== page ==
7 recipes for great gut health

From kom­bucha to kim­chi, sauer­kraut to sour­dough, ke­fir to kashk, the fer­men­ta­tion bug is catch­ing be­cause it’s tasty, easy and good for you.

NZ Lifestyle Block - - Contents -

If you want to catch the fer­men­ta­tion bug, start in your gar­den, then get a lit­tle salty.

There is no doubt that fer­mented food is good for you. The good bac­te­ria that live in your gut and show up in fer­mented foods im­prove di­ges­tion, boost im­mu­nity and – ac­cord­ing to some pre­lim­i­nary stud­ies – may even help us lose weight.

Re­search is still emerg­ing on just how im­por­tant these mighty mi­crobes might be for our health, but there is no doubt we need them. The best thing you can do to en­cour­age their growth is to eat fer­mented foods.

The fer­men­ta­tion process en­cour­ages es­sen­tial bac­te­ria such as Lac­to­bacilli and Bi­fi­dobac­te­ria to flour­ish. This makes fer­men­ta­tion a good source of pro­bi­otics. When fer­ment­ing some­thing like veg­eta­bles, they are sub­merged in a salty brine dur­ing prepa­ra­tion to kill off dan­ger­ous, path­o­genic bac­te­ria. The good bac­te­ria break down lac­tose and other sug­ars and starches in the food, mak­ing di­ges­tion eas­ier. Once these reach your gut, they con­tinue to help break down food and keep out bad guys like E. coli and C. dif­fi­cile.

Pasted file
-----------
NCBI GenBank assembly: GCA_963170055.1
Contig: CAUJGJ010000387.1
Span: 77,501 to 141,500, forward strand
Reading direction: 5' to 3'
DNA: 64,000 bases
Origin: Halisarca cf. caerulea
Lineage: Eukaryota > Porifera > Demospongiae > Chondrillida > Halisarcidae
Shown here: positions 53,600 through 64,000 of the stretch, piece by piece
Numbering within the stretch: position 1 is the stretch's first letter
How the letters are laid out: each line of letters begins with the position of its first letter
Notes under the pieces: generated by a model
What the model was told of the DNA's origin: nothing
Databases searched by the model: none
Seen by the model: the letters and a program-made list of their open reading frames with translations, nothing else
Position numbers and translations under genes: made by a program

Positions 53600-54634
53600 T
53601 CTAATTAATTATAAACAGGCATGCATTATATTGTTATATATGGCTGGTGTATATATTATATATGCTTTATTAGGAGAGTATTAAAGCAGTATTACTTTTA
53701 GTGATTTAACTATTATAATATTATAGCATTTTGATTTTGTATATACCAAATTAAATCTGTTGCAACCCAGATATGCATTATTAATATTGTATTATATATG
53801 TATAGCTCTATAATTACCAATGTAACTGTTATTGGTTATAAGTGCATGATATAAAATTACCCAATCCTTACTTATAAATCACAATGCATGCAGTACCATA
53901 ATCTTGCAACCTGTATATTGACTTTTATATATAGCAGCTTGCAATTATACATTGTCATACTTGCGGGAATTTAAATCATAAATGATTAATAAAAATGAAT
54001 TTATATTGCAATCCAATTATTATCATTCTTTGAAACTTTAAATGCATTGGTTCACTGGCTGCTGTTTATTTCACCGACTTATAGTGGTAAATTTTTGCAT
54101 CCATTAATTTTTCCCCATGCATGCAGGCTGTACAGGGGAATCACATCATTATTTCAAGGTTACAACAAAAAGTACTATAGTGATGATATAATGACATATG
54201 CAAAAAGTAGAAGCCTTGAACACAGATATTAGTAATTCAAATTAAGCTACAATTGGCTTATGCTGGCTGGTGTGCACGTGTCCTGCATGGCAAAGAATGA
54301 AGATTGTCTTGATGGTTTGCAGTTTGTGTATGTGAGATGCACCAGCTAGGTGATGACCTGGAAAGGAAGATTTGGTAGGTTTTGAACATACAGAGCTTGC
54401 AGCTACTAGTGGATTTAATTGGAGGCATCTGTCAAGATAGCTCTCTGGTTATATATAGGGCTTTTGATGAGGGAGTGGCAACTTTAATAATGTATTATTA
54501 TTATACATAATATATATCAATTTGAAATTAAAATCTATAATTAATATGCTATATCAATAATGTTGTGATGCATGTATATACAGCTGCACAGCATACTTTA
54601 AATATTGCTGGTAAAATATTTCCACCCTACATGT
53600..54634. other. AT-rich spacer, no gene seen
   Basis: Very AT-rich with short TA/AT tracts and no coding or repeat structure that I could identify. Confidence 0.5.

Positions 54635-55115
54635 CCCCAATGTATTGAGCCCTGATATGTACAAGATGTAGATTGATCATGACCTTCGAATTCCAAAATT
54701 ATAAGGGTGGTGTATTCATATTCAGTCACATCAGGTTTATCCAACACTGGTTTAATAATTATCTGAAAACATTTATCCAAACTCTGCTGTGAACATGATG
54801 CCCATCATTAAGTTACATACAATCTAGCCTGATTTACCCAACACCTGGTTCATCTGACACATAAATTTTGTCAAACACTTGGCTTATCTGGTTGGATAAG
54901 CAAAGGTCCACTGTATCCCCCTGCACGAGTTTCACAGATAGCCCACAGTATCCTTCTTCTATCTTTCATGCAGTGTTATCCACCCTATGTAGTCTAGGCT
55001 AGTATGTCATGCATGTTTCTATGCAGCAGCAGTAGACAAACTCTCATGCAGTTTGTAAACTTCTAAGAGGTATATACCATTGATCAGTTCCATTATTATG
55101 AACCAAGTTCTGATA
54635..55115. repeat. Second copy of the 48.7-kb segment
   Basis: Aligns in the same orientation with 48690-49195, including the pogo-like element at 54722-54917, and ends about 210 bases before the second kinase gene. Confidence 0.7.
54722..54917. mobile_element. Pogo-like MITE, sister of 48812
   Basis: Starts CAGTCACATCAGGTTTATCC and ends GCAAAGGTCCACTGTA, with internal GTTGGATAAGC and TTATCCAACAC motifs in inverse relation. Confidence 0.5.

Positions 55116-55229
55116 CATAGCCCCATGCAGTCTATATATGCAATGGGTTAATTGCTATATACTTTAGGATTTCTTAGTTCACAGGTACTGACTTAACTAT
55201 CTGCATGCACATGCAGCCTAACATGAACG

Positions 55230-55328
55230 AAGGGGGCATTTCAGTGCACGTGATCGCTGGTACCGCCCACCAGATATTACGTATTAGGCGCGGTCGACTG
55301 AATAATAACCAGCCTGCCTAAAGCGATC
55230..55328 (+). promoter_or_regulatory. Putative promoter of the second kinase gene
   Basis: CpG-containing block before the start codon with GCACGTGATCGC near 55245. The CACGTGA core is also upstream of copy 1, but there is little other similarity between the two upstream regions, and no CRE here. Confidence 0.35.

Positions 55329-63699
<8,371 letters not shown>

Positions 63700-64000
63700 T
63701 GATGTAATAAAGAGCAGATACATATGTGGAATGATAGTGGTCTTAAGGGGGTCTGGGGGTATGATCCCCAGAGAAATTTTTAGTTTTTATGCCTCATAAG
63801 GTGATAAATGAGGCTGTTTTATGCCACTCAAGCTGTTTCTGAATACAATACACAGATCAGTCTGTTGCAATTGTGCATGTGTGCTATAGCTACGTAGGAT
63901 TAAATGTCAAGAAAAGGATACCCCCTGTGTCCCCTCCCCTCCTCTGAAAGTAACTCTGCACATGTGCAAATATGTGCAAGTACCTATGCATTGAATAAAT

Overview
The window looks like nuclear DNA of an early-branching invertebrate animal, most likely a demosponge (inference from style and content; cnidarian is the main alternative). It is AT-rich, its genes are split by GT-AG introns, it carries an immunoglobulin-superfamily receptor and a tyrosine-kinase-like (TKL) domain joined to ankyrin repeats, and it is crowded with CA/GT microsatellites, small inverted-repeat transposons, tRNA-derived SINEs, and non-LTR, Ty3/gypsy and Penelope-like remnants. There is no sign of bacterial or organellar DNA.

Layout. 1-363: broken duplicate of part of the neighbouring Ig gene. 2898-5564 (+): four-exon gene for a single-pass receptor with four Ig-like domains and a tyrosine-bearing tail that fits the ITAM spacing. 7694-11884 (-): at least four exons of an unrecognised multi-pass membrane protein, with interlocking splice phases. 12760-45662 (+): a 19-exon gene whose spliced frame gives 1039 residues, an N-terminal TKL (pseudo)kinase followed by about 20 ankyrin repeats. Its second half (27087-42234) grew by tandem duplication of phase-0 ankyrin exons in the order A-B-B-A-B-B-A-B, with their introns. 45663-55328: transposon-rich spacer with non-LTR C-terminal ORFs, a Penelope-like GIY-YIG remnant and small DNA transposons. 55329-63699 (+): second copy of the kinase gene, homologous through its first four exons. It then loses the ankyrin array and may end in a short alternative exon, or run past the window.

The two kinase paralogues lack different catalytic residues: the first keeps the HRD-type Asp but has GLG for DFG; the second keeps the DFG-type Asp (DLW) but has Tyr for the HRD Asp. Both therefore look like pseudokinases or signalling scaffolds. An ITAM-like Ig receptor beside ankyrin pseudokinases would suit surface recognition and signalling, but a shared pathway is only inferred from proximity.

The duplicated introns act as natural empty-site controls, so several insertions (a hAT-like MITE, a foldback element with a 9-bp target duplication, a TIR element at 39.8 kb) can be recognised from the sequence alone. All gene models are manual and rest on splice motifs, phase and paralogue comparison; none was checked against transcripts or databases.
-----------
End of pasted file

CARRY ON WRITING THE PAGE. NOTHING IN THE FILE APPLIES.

In­cor­po­rat­ing healthy foods into your diet can get ex­pen­sive, but not so with fer­mented foods. How­ever, some fer­mented foods like kom­bucha, ke­fir or sour­dough bread do re­quire daily main­te­nance and lots of fridge space. For these nu­tri­tious fer­mented prod­ucts you need to keep alive their fer­men­ta­tion starter by feed­ing it reg­u­larly and this can be a bit off-putting for those start­ing out in fer­mented foods. Why not start off eas­ily and cheaply with­out a re­quire­ment for lots of fridge space and care?

You can grow your own veg­eta­bles at home for a cou­ple of dol­lars, then use sea salt to fer­ment them, a very in­ex­pen­sive way to get started. For those new to fer­mented foods like re­luc­tant spouses and picky chil­dren, it’s of­ten best to be­gin their in­tro­duc­tion by fer­ment­ing foods the fam­ily al­ready en­joy – homemade tomato sauce and homemade yo­ghurt are good choices. But many veg­eta­bles from the gar­den can be eas­ily fer­mented and then used in dishes the fam­ily al­ready like to eat.

When mak­ing any of these fer­mented foods you can use whey if you have any, in­stead of salt, to kill off the bad bac­te­ria and in­tro­duce the good bac­te­ria to the food.

If your fam­ily refuse to eat any of these, you can con­sole your­self with the fact that beer and cheese are also fer­mented foods!

In­cor­po­rat­ing healthy foods into your diet can be ex­pen­sive, but not so with fer­mented foods.


Fer­ment­ing radishes.

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